followed by the Senate on 29 October. The decree was presented by the
    Minister of Education, Mariastella Gelmini.

  • Article
    21 Decembris 2008

    On 7 October 2008, in line with the call to mobilise to change the world
    economy [1] issued by the International Trade Union Confederation (ITUC [2]),
    its French affiliates participated in this first-ever world day of
    mobilisation for decent work [3]. The following trade union confederations
    took part in the campaign: the French Democratic Confederation of Labour
    (Confédération française démocratique du travail, CFDT [4]), the French
    Christian Workers’ Confederation (Confédération française des
    travailleurs chrétiens, CFTC [5]), the General Confederation of Labour
    (Confédération générale du travail, CGT [6]), the General Confederation
    of Labour – /Force ouvrière/ (Confédération générale du travail –
    Force ouvrière, CGT-FO [7]) and the National Federation of Independent
    Unions (Union nationale des syndicats autonomes, UNSA [8]).

    [1] http://www.ituc-csi.org/spip.php?article2428
    [2] http://www.ituc-csi.org
    [3] http://www.decentwork.org/
    [4] http://www.cfdt.fr/
    [5] http://www.cftc.fr/
    [6] http://www.cgt.fr
    [7] http://www.force-ouvriere.fr/
    [8] http://www.unsa.org/

  • Article
    21 Decembris 2008

    A series of mergers, takeovers and rescue packages were required to maintain
    the viability of a number of major companies in Germany’s troubled banking
    sector. The latest episode followed the collapse of the Lehman Brothers
    investment bank in the US. The knock-on effect in Germany was the 70%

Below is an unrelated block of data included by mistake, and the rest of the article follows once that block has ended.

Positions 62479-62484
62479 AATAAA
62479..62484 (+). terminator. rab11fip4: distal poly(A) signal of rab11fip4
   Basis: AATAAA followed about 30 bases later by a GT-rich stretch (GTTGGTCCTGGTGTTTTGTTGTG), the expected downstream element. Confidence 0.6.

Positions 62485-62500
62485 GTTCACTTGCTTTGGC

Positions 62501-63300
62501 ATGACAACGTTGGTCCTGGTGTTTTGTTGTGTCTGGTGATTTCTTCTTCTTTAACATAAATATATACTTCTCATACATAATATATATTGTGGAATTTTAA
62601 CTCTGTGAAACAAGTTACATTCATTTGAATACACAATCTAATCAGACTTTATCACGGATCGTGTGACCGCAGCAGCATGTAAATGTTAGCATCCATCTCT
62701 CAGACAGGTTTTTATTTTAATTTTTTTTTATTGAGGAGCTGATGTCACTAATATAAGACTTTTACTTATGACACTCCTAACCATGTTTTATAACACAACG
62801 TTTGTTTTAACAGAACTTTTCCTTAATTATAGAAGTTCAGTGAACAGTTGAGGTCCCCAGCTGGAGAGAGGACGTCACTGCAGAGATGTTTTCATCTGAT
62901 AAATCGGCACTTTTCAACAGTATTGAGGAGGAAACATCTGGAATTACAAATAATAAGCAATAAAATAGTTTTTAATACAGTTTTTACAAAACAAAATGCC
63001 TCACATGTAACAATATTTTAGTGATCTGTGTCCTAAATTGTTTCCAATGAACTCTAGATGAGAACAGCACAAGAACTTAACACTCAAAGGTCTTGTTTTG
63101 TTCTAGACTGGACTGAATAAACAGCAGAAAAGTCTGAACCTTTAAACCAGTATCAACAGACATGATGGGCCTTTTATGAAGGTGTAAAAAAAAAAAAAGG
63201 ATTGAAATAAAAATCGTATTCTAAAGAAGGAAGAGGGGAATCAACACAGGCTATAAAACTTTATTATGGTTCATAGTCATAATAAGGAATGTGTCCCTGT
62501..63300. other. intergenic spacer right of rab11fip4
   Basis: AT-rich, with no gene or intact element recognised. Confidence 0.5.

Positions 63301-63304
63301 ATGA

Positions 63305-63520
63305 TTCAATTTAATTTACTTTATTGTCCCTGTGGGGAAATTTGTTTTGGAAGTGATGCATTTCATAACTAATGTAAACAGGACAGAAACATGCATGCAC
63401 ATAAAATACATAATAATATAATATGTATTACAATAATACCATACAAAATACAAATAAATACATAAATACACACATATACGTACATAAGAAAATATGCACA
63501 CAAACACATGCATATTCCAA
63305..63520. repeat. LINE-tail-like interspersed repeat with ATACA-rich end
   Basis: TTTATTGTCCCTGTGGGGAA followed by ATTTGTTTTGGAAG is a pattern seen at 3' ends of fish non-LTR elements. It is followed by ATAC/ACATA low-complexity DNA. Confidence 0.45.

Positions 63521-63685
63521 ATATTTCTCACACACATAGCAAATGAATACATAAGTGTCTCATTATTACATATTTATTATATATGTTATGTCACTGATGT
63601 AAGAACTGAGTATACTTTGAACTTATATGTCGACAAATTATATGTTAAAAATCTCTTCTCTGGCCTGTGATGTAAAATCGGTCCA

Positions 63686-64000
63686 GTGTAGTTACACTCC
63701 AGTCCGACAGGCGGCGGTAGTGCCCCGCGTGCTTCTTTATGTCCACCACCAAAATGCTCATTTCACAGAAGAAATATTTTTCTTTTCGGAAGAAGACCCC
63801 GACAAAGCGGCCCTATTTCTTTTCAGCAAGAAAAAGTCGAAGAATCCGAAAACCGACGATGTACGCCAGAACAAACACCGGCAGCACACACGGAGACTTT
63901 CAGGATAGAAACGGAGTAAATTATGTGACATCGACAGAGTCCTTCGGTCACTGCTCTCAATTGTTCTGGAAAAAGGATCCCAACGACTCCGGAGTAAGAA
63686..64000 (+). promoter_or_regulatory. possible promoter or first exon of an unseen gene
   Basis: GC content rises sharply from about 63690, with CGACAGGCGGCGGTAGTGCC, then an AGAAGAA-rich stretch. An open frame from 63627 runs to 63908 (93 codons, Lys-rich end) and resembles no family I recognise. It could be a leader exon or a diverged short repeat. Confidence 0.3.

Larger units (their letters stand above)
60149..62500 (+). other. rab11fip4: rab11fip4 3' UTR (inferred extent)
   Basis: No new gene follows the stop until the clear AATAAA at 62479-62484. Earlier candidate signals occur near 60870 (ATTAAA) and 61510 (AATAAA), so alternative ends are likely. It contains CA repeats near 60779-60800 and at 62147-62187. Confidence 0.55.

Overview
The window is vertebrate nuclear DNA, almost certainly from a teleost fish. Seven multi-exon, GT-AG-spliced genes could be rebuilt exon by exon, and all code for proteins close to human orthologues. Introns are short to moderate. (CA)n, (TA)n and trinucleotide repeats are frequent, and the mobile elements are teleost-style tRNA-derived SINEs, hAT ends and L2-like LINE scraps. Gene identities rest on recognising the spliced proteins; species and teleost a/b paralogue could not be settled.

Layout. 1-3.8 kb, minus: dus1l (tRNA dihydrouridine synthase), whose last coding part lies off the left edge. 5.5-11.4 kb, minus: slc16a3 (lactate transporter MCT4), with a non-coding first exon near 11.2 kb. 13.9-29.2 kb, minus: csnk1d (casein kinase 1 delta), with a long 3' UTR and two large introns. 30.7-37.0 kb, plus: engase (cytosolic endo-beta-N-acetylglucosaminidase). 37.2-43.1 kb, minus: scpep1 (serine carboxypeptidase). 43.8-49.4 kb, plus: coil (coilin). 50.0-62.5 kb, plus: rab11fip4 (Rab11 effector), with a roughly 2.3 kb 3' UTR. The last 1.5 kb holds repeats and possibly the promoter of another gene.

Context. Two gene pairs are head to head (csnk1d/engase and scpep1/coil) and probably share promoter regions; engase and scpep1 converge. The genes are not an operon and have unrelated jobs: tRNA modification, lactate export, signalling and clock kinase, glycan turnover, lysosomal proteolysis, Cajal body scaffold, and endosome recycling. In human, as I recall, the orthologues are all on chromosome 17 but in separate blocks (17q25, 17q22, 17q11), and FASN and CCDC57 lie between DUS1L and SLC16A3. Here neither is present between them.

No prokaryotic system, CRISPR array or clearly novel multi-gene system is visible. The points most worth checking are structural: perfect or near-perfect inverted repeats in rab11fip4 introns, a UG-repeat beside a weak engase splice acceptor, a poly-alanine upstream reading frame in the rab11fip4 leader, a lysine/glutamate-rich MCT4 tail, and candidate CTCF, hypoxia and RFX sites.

collapse in shares at the Hypo Real Estate (HRE) bank.

  • Article
    21 Decembris 2008

    An expert committee set up by the Norwegian government in November 2007,
    under the leadership of Professor Steinar Holden, has explored various issues
    relating to equality between shift and rotation work. It submitted its
    recommendations to the government in October 2008 (Skift og turnus –
    gradvis kompensasjon for ubekvem arbeidstid (in Norwegian) [1]). The
    committee was established against the backdrop of a lengthy debate about
    gender equality in relation to working time schemes involving three-shift
    rotation work and continuous shift work (*NO0711029I* [2]).

    [1] http://www.regjeringen.no/nb/dep/aid/dok/NOUer/2008/nou-2008-17.html?id=528756
    [2] www.eurofound.europa.eu/ef/observatories/eurwork/articles/expert-committee-to-examine-shift-and-rotation-work

  • Article
    21 Decembris 2008

    When Peter Löscher took over as the Chief Executive of Siemens [1] in 2007,
    one of his major tasks involved remodelling the transnational enterprise [2]
    to boost efficiency. On 8 July 2008, Siemens officially announced that it
    intends to cut 16,750 jobs, which corresponds to 4% of its global workforce
    of 400,000 employees. The company’s plans call for about 12,600 job cuts
    worldwide. An additional 4,150 jobs will be affected by restructuring [3]
    projects. The restructuring plan for Germany envisages some 5,250 job cuts.
    In the other European countries, it is planned to axe 5,150 jobs, and outside
    of Europe the job reductions will amount to 6,350 units.

    [1] http://w1.siemens.com/entry/cc/en/
    [2] www.eurofound.europa.eu/ef/observatories/eurwork/industrial-relations-dictionary/transnational-enterprise
    [3] www.eurofound.europa.eu/ef/observatories/eurwork/industrial-relations-dictionary/restructuring